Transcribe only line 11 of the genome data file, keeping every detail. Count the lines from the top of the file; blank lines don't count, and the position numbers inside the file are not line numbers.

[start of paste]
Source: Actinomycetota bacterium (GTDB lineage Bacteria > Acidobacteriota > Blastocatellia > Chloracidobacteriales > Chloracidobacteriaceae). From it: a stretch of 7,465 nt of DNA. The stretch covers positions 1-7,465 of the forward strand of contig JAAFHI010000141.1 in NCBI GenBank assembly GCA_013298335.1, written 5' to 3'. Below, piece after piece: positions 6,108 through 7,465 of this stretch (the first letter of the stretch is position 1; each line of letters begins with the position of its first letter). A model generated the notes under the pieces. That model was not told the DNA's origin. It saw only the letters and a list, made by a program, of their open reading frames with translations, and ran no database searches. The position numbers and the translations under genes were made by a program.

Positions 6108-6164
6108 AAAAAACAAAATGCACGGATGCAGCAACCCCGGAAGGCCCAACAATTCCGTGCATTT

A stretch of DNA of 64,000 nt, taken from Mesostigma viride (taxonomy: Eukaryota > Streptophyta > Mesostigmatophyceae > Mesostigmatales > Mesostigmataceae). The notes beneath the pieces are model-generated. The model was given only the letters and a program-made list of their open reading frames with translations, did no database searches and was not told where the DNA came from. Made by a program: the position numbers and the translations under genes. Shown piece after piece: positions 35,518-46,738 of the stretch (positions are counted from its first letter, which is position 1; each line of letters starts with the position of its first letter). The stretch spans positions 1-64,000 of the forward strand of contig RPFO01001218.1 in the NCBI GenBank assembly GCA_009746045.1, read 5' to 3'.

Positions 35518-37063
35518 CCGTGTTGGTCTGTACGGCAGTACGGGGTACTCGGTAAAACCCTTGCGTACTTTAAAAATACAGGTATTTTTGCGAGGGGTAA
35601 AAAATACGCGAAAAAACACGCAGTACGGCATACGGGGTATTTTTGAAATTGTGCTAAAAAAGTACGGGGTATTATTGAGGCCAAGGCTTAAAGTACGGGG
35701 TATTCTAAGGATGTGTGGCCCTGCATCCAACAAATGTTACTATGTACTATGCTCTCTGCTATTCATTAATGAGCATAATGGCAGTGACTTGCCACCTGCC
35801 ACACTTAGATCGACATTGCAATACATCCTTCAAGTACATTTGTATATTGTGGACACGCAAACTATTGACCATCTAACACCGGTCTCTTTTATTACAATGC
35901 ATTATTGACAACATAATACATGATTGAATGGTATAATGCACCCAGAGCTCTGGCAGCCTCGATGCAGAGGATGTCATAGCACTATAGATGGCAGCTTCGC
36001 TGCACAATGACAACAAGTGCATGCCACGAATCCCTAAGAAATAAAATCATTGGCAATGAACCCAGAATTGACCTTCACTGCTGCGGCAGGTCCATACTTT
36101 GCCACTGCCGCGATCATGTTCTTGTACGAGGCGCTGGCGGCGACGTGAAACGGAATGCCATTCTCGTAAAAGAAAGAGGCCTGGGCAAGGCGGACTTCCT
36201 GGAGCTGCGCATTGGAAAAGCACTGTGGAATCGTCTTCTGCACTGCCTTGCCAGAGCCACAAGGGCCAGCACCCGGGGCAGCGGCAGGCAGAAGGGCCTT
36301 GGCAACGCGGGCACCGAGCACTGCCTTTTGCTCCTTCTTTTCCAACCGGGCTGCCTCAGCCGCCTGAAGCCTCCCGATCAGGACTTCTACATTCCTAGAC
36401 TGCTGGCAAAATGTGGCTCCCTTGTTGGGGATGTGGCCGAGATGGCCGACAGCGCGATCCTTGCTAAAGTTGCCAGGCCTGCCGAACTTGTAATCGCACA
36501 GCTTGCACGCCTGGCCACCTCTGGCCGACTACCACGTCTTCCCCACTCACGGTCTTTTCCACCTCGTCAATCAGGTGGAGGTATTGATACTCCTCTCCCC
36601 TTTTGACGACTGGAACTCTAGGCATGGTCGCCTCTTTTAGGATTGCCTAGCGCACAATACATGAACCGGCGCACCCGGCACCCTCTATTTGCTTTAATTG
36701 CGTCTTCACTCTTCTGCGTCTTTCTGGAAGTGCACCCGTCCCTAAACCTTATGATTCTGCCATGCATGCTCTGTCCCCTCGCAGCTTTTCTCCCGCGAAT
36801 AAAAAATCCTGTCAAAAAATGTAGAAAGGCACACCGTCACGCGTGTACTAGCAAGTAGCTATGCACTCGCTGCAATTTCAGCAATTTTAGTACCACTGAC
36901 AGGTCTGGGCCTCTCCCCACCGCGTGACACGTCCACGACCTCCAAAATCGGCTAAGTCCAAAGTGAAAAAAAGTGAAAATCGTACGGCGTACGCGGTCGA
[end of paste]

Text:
36001 TGCACAATGACAACAAGTGCATGCCACGAATCCCTAAGAAATAAAATCATTGGCAATGAACCCAGAATTGACCTTCACTGCTGCGGCAGGTCCATACTTT